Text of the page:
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Marcela Guerrero

Marcela Guerrero Curates Her Most Personal Show Yet at The Whitney

On view recently at the Whitney Museum of American Art in New York was, “no existe un mundo poshuracán: Puerto Rican Art in the Wake of Hurricane Maria” (November 23, 2022—April 23, 2023). It brought together over fifty artworks by more than twenty artists from Puerto Rico and the diaspora made in the five years since Hurricane Maria devastated the island. Curated by Marcela Guerrero, it was the first scholarly exhibition focused on Puerto Rican art organized by a U.S. museum in more than fifty years.

The works by Candida Alvarez, Gabriella N. Báez, Awilda Sterling- Duprey, Armig Santos, Lulu Varona, Sofía Gallisá Muriente, and more include painting, photography, video, poetry, textile, installation, and sculpture. While all were made post-Maria, they speak to the larger political, social, and cultural environment and context of Puerto Rico—threats of climate change, the effects of austerity measures, and the impacts of colonialism.

Whitewall spoke with Guerrero, Jennifer Rubio Associate Curator at the Whitney, who was born and raised in Puerto Rico, about putting together an exhibition that is both necessary and personal.

Gabriella Torres-Ferrer Gabriella Torres-Ferrer, “Untitled (Valora tu mentira americana)” (detail), 2018, hurricane ravaged wooden electric post with statehood propaganda, 116 × 118 × 122 inches, courtesy of the artist and Embajada, San Juan.

WHITEWALL: You have described the devastating experience of witnessing Hurricane Maria in September 2017 from New York. How did that experience inspire the idea for this exhibition?

MARCELA GUERRERO: I’ll add a little more context. I gave birth in August, and my family came from Puerto Rico to be with me. My mom stayed to help me, and then my dad went back. I was at home with an infant—I could not do anything except be with her and feed her. We were watching the news, stuck to our devices. Like many people, we couldn’t get in touch with our families for a couple of days. I remember thinking, “What can I do?”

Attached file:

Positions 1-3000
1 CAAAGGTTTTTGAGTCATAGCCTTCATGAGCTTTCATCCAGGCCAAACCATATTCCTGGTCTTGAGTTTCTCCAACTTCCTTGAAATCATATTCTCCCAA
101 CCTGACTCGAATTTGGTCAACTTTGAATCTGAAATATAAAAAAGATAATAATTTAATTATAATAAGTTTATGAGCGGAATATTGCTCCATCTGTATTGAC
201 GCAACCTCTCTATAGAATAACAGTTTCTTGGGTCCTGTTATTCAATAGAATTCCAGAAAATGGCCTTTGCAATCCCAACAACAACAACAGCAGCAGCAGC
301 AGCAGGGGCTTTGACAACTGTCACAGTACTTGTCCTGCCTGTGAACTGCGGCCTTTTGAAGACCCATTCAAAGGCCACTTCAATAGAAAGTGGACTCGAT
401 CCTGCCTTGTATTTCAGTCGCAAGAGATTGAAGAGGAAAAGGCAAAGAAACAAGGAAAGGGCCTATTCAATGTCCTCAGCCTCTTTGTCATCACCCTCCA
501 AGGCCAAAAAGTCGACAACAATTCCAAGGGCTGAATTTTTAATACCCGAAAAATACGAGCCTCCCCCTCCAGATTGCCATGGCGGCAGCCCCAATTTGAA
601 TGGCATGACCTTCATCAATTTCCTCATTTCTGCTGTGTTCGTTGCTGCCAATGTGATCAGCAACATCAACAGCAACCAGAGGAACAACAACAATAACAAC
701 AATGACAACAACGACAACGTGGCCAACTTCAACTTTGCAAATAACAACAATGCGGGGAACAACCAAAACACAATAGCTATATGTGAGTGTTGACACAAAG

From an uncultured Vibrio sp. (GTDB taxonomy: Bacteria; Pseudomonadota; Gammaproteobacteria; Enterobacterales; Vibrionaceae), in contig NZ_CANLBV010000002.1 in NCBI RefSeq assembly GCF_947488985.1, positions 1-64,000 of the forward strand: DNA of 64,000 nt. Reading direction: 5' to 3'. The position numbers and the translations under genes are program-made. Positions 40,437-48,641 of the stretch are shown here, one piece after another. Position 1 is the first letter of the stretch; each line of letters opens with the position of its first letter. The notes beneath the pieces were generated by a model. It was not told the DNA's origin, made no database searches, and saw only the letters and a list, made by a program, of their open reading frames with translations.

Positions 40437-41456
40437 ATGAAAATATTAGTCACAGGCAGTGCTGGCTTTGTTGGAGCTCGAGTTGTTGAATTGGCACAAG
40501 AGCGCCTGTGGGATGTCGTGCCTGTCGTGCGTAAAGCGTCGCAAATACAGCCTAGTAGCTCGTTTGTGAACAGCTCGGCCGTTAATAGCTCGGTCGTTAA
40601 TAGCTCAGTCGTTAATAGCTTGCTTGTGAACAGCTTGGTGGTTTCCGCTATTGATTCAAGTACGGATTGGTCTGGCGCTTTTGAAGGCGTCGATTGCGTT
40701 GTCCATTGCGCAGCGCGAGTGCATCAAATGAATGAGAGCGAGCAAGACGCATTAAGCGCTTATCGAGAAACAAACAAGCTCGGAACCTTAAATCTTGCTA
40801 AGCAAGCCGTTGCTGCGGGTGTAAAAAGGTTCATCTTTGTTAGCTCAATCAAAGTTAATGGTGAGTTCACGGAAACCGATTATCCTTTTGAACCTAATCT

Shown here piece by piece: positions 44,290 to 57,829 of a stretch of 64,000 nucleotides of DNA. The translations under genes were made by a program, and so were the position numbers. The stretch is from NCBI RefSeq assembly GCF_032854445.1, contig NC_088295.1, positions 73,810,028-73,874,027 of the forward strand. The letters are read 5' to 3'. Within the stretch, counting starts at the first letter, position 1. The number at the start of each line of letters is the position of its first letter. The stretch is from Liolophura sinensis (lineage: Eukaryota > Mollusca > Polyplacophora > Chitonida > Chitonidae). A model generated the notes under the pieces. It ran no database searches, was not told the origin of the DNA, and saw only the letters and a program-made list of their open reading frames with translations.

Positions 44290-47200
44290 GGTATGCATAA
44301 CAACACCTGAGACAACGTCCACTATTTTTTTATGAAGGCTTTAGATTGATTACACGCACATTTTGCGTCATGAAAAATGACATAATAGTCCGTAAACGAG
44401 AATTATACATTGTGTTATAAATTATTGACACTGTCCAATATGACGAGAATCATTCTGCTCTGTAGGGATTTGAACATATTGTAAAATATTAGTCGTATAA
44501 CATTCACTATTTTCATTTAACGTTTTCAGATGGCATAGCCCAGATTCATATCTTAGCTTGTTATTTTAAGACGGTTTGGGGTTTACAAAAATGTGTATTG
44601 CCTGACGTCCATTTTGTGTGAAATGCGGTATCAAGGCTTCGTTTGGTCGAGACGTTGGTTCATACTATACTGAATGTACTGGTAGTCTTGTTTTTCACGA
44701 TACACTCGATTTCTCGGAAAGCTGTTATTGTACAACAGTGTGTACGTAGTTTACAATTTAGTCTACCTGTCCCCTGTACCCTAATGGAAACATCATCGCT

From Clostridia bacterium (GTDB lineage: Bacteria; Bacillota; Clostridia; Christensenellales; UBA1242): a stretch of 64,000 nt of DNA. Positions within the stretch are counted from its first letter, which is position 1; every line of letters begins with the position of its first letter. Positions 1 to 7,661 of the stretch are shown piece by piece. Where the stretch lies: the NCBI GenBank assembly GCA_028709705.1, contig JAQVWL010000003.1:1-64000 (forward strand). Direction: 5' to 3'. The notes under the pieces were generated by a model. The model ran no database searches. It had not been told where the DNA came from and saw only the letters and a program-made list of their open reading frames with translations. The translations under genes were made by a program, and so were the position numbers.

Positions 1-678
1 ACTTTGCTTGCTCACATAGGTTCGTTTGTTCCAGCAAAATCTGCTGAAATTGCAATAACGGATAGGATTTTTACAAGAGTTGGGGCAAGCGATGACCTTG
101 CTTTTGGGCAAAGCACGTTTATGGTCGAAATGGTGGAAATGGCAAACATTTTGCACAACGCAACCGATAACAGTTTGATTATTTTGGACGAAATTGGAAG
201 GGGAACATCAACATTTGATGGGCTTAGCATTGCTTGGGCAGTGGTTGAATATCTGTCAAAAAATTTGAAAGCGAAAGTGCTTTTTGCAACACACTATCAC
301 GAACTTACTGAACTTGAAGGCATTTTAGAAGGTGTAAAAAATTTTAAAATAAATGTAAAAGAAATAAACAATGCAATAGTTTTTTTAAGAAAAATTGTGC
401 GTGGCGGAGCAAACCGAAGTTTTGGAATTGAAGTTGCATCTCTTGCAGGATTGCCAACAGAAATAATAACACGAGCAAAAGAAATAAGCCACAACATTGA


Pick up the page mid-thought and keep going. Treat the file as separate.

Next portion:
I thought, “Well, I have this platform, I have this resource, so what are my options here?” I, admittedly very naively, thought I would help artists in some way and make a platform. As dramatic as it sounds, art is always a response. It will always respond and process. I thought, “Okay, with time, artists will create works that have to do with this theme.” It was rough around the edges, but when I came back to the museum after my parental leave, I pitched this show and it was embraced by the entire department wholeheartedly.

WW: It is the first scholarly exhibition of Puerto Rican art in almost fifty years at a major museum in the U.S. At the Whitney, how much had been shown by Puerto Rican artists? How much was in the collection?

MG: Having Puerto Rican artists at the Whitney wasn’t that strange. Every biennial since 2017 has a representation of Puerto Rican artists. There are a number of Latinx artists in the collection, and Puerto Rican artists make up most of that. But there’s always been an involvement. In 1971, the Whitney did the retrospective of Rafael Ferrer.

I wanted all the resources and all the responsibility to fall on the Whitney. I feel quite proud of that. I thought it was an important precedent and important gesture.

Javier Orfón The Whitney Javier Orfón, “Bientéveo,” 2018–2022. Inkjet print, 97 × 176 inches, courtesy of Hidrante, San Juan.

WW: It feels like such a strong statement in that way. So how did you go about bringing the artists in?